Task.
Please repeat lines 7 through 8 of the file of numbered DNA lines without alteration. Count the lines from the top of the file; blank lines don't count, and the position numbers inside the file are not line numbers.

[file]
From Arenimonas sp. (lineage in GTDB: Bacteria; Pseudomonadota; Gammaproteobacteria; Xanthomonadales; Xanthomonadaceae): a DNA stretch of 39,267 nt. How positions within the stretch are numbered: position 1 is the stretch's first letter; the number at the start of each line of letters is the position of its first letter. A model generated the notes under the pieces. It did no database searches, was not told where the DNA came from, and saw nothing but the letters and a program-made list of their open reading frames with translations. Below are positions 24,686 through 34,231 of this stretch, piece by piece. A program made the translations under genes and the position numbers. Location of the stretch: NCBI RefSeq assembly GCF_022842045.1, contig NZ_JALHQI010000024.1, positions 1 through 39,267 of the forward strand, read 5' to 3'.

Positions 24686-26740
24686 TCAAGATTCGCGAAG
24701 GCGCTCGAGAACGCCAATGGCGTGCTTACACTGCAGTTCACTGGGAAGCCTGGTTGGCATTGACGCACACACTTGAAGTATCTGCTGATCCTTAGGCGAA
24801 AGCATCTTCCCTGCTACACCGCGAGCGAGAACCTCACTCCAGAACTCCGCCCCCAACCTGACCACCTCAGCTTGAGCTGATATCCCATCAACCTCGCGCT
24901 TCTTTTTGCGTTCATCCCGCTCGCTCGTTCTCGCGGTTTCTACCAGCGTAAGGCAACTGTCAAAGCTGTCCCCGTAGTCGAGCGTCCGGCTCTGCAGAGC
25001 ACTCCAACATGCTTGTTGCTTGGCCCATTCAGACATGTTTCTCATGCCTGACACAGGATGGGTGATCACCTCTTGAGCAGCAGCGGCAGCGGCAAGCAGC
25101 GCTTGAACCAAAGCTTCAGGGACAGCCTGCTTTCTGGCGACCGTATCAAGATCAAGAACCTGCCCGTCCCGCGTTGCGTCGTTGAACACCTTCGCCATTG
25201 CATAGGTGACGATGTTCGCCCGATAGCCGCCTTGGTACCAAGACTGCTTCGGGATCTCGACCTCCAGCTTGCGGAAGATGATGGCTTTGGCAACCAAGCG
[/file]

25001 ACTCCAACATGCTTGTTGCTTGGCCCATTCAGACATGTTTCTCATGCCTGACACAGGATGGGTGATCACCTCTTGAGCAGCAGCGGCAGCGGCAAGCAGC
25101 GCTTGAACCAAAGCTTCAGGGACAGCCTGCTTTCTGGCGACCGTATCAAGATCAAGAACCTGCCCGTCCCGCGTTGCGTCGTTGAACACCTTCGCCATTG